Academic journal article School Social Work Journal

Social Work and Special Education Students' Attributions of Poverty: A Leadership Opportunity for School Social Workers

Academic journal article School Social Work Journal

Social Work and Special Education Students' Attributions of Poverty: A Leadership Opportunity for School Social Workers

Article excerpt

Introduction

Even today, poverty remains one of America's most incessant social problems. Poverty results in human suffering: despair, low self-esteem, malnutrition, social and emotional isolation, and physical and psychological problems. Populations at risk for poverty include large or oneparent families, older adults, children, women, people of color, and people with disabilities. People living in poverty have greater susceptibility to violent crime, deprivation, marginalization, low living standards, unemployment or low-paying jobs, disabilities, emotional problems, substance abuse, lower educational achievement, racial discrimination, and inadequate housing (Zastrow, 2008). According to Zastrow, people living in poverty are often stigmatized as lacking the ability or motivation for self-sufficiency, are judged as being dependent on others for meeting their needs, and are viewed by society as incapable or lazy.

Children are disproportionately represented in poverty statistics (Children's Defense Fund, 2011). The ramifications on the learning capacity of children who live in poverty are of serious concern. Children who come to school with challenges to their basic needs, such as inadequate nutrition, health care, and housing, are less able to learn. Schools and teachers are ill-equipped to respond to these complex social issues that accompany students to the learning environment.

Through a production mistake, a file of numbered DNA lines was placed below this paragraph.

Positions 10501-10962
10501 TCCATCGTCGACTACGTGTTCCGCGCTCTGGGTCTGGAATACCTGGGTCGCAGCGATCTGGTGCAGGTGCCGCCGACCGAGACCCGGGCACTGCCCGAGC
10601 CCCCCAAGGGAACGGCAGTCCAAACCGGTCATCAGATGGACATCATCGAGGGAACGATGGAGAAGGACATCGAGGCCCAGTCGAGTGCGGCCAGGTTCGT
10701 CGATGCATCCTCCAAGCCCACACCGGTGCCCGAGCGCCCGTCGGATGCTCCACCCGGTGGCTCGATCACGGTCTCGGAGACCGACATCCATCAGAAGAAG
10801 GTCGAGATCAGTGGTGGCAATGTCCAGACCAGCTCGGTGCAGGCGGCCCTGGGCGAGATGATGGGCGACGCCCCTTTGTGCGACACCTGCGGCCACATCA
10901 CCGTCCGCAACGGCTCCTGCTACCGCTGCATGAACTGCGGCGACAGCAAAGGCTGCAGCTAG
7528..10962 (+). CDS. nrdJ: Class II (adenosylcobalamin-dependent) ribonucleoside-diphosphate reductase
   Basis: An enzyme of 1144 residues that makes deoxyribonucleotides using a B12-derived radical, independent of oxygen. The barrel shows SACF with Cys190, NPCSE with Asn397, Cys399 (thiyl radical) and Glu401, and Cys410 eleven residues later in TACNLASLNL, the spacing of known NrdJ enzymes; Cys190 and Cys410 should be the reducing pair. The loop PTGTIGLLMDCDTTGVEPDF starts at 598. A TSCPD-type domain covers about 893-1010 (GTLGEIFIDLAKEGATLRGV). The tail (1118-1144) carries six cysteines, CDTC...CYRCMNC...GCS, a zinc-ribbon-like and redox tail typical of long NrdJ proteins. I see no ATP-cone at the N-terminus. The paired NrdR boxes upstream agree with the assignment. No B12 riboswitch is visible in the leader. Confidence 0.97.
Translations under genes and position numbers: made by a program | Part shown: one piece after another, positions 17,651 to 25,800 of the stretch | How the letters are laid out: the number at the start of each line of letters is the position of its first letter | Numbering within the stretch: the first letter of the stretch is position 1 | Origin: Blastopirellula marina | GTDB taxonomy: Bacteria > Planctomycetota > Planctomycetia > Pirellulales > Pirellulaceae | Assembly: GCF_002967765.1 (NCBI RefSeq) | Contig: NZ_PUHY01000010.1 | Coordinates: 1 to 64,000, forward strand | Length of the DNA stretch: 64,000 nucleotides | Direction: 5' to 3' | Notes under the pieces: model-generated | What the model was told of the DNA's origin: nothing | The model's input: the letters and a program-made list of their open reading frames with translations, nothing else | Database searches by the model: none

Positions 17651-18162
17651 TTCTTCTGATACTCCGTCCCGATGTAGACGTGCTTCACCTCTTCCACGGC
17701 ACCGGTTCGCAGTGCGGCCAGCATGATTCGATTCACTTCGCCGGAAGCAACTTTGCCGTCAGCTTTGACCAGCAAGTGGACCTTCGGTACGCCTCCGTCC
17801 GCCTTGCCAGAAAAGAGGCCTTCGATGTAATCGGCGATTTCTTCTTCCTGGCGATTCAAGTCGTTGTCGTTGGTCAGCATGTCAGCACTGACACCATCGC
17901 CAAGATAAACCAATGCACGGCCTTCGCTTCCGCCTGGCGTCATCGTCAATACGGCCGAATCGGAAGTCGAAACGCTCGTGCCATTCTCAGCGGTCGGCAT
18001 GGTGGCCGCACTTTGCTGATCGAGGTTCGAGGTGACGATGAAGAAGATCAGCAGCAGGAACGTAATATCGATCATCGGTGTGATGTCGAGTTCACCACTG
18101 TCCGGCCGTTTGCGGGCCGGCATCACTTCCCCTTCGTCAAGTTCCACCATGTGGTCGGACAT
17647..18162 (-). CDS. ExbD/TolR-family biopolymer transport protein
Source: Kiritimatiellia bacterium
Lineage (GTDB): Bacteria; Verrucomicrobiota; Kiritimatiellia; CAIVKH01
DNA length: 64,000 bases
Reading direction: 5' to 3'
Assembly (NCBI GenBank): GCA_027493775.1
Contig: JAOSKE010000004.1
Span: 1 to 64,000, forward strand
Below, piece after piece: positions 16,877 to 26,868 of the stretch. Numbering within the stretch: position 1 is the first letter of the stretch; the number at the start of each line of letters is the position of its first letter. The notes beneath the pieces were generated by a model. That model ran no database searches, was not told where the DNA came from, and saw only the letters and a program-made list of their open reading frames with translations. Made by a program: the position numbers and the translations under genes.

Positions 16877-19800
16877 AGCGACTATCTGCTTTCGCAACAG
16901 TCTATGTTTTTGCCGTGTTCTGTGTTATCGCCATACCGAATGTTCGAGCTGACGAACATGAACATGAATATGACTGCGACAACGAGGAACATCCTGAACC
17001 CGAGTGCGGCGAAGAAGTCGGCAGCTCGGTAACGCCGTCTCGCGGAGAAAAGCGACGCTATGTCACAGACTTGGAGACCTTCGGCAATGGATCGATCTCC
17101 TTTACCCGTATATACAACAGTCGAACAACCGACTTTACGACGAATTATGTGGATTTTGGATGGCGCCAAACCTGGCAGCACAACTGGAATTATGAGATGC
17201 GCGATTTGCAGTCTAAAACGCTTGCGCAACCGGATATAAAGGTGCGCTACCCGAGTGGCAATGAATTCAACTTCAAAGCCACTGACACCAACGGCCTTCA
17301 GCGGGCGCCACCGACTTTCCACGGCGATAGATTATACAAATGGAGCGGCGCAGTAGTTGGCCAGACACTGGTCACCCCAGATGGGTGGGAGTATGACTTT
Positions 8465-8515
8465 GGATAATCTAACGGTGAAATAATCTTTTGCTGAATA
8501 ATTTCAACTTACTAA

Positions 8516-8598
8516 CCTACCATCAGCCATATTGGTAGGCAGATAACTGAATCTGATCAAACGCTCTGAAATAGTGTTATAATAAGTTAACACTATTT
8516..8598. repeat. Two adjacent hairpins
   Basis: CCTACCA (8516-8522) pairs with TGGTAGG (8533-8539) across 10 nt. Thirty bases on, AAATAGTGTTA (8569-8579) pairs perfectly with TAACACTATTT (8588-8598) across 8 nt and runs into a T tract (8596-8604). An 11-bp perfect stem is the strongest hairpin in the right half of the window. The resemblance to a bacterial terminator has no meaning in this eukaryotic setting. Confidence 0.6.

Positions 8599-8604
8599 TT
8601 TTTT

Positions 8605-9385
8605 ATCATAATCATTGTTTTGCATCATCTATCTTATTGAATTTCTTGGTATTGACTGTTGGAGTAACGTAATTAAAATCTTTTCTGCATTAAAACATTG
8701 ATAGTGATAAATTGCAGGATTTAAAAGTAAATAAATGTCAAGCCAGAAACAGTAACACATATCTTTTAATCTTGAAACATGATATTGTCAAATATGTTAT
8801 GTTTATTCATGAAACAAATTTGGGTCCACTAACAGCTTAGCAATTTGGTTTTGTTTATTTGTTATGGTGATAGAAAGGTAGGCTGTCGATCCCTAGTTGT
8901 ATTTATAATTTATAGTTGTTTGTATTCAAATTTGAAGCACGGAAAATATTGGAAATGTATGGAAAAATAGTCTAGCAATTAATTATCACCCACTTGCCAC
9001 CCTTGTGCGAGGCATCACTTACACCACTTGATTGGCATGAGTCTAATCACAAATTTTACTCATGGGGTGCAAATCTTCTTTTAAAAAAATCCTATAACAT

Many in the helping professions, including teachers and social workers, are concerned with the issue of poverty. Social workers, in particular, are guided by the Code of Ethics of the National Association of Social Workers (NASW, 1999) that encourages advocacy on behalf of vulnerable and oppressed individuals and groups of people. These guiding principles focus on issues of poverty, discrimination, and other forms of social injustice. Social work education strives to sensitize students to the institutionalized structural barriers faced by impoverished populations. These barriers include institutionalized power structures, inequalities perpetuated by public policy, and embedded prejudice and oppression. Curricular content in many teacher education programs may not clearly address these structural issues that are embedded in poverty.

Although nearly all teacher education curricula include a course on the sociopolitical aspects of schooling, there has been pressure to deemphasize issues associated with social justice for well over a decade (Neumann, 2009). For example, in 2006 the nation's largest teacher accrediting organization (the National Council on the Accreditation of Teacher Education, NCATE), removed the term social justice from its professional standards in response to concerns raised by the U.S. Department of Education and others regarding the merits of instruction that is focused on shaping attitudes and dispositions of preservice teachers (Heybach, 2009).

This study explores comparative beliefs about the causes of poverty among undergraduate social work and special education students.

Review of the Literature

Poverty Data

The United States Census Bureau released new data on poverty in America in September 2011. The news was not good for young families and students. The poverty rate in 2010 was 15.1 percent, which was up from 14.3 percent in the previous year (DeNavas-Walt, Proctor, & Smith, 2011)t This was the third consecutive annual increase for poverty in America. This rate represented 46.2 million people in poverty, the highest number of people in poverty for the 52 years that the Census Bureau has been collecting data. The rates increased across racial groups of whites, African Americans, and Hispanics, with no statistically significant change for Asian-Americans.

The increase in poverty rates disproportionately affected young families and students. Poverty rates for families with a head of household older than sixty-five did not appreciably change over the last decade, whereas poverty rates for families with a head of household whose age was between thirty-one and sixty-five increased by 1. …

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